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Leadership

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  1. Leadership

  2. Leadership What style of Leader am I? What are my strengths/weaknesses? Are my methods effective?

  3. Leadership Autocratic leadership. Bureaucratic leadership. Charismatic leadership. Democratic leadership or participative leadership. Laissez-faire leadership. People-oriented leadership or relations-oriented leadership. Servant leadership. Task-oriented leadership. Transactional leadership. Transformational leadership. Leadership Types

  4. Leadership Please follow the link below and take the leadership quiz. This will help identify your natural leadership style. Leadership Style Quiz

  5. Leadership Being an Ethical Leader Displaying Core Values Making the Hard Choices

  6. Ethical Leadership Ethical leadership combines ethical decision-making and ethical behavior, and occurs in both an individual and organizational context. A major responsibility of a leader is to make ethical decisions and behave in ethical ways, and to see that the organization understands and practices its ethical codes. Ethical Leadership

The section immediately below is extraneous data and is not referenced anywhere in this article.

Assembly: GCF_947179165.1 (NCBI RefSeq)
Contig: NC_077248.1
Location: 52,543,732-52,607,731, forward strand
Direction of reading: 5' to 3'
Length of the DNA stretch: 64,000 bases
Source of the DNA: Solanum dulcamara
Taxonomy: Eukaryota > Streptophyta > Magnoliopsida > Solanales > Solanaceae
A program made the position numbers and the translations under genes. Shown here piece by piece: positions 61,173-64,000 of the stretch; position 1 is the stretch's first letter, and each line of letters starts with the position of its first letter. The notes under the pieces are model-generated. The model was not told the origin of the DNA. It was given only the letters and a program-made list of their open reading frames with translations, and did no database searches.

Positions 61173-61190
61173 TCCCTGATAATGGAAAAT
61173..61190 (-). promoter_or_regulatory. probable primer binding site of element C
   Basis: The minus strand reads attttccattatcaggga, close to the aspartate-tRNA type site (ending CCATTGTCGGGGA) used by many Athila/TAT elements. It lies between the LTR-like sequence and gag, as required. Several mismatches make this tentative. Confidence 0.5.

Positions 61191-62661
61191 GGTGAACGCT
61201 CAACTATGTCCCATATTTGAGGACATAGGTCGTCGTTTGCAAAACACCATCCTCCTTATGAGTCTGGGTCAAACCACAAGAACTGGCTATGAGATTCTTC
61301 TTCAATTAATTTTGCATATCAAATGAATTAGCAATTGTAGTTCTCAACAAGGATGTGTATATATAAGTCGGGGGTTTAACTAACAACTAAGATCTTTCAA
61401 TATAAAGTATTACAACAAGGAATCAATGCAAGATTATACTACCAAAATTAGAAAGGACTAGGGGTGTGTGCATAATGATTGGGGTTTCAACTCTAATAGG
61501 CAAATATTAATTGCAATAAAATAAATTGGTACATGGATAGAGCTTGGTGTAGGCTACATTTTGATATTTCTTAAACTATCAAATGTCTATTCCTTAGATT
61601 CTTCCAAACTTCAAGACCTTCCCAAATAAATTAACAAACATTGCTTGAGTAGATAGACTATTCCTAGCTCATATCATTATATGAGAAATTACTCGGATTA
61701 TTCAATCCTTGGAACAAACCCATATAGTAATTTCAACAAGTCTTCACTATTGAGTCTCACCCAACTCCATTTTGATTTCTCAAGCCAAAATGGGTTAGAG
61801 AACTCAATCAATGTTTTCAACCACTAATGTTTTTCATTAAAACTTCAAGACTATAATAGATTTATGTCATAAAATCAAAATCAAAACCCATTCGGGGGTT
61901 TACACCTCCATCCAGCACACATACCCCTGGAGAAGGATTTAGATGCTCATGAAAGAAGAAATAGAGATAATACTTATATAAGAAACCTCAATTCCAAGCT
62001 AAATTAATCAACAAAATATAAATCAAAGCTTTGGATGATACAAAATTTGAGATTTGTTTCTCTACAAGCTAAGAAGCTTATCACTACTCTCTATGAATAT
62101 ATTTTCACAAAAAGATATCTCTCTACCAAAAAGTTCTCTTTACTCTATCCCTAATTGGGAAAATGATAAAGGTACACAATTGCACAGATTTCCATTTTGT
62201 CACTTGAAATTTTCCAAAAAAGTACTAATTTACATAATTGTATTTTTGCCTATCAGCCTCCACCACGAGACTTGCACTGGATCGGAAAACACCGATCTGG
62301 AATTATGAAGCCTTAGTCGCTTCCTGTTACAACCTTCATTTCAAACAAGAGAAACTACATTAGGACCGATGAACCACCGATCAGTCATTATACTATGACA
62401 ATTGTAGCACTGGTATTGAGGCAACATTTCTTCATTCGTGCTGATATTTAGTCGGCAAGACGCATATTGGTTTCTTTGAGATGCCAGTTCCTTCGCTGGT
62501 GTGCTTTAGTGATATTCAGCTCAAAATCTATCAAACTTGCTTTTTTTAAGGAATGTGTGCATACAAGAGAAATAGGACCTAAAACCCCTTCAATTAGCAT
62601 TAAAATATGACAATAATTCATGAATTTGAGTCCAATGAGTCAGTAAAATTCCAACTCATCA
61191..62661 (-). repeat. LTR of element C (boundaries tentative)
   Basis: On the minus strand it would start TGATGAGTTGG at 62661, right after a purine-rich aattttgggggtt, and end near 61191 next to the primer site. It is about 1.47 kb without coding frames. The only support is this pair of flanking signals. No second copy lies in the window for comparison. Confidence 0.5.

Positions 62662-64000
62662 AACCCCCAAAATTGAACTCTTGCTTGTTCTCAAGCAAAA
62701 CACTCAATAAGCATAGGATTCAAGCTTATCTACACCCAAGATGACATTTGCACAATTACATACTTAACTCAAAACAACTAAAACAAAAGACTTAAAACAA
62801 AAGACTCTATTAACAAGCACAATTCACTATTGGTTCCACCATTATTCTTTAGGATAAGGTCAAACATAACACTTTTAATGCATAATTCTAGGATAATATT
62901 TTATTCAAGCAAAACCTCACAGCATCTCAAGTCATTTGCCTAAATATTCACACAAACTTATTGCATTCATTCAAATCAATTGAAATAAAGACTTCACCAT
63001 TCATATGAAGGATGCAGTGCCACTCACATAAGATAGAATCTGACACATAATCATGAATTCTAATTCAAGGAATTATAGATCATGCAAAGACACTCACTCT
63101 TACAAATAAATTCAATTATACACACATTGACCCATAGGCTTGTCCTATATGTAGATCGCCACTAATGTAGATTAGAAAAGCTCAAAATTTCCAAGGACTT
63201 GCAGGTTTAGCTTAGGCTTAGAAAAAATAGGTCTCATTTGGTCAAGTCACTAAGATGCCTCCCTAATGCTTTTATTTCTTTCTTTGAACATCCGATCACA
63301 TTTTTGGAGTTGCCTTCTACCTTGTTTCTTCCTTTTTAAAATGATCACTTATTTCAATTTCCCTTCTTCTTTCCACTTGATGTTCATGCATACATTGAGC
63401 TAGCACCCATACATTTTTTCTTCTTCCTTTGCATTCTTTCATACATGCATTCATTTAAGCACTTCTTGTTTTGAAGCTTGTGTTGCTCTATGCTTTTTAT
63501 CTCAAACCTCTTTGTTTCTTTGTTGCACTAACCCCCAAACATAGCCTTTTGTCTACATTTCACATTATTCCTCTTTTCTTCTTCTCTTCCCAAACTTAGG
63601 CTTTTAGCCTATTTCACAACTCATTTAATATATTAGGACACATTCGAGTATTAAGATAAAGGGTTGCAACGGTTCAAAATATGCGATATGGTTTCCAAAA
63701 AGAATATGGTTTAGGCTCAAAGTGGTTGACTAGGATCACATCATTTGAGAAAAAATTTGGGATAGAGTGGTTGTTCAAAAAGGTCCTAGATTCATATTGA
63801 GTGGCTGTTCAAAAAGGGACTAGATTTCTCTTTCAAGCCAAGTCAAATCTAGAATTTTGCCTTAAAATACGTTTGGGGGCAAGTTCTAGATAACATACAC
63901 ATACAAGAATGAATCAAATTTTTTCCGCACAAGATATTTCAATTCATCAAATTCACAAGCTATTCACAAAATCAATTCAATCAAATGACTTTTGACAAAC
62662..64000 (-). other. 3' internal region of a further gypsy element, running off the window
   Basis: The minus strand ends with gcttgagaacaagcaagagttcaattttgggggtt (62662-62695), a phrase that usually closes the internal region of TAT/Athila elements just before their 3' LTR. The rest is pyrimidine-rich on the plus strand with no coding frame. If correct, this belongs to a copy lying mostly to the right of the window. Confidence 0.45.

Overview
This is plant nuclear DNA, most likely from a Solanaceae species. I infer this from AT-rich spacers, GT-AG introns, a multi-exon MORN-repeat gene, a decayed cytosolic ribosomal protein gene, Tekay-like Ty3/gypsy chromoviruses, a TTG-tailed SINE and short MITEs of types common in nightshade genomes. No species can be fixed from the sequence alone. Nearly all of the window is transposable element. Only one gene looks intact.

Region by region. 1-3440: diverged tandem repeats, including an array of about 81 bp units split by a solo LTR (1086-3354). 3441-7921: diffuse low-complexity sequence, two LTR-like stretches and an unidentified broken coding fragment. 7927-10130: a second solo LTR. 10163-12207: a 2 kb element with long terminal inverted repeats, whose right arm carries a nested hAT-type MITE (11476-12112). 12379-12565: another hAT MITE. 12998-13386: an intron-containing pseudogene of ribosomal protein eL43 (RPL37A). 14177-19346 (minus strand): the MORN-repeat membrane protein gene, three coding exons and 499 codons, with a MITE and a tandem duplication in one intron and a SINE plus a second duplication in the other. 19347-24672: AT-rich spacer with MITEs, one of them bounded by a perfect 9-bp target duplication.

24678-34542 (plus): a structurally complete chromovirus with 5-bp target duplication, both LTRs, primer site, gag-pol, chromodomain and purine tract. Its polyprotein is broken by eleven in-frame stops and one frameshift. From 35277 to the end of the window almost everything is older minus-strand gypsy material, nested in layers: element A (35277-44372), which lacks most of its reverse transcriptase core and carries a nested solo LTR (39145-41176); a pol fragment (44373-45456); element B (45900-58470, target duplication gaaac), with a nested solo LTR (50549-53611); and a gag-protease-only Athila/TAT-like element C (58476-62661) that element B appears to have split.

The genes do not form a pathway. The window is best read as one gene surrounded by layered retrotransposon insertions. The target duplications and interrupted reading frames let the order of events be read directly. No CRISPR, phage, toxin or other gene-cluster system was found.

7. Ethical Leadership Values The core beliefs we hold regarding what is right and fair in terms of our actions and our interactions with others; what individuals believe to be of worth and importance to their life.

  8. Ethical Leadership Morals Values that we attribute to a system of beliefs that help us define right from wrong, good versus bad. Typically, they get their authority from something outside the individual—they come from a higher being or authority.

  9. Ethical Leadership Ethics The study of what we understand to be good and right behavior and the study of how we judge those behaviors. A set of standards of conduct that guide decisions and actions based on duties derived from core values. We characterize people as ethical when they act in ways that are consistent with societal moral values. The ethics of our decisions and actions are defined societally, not individually.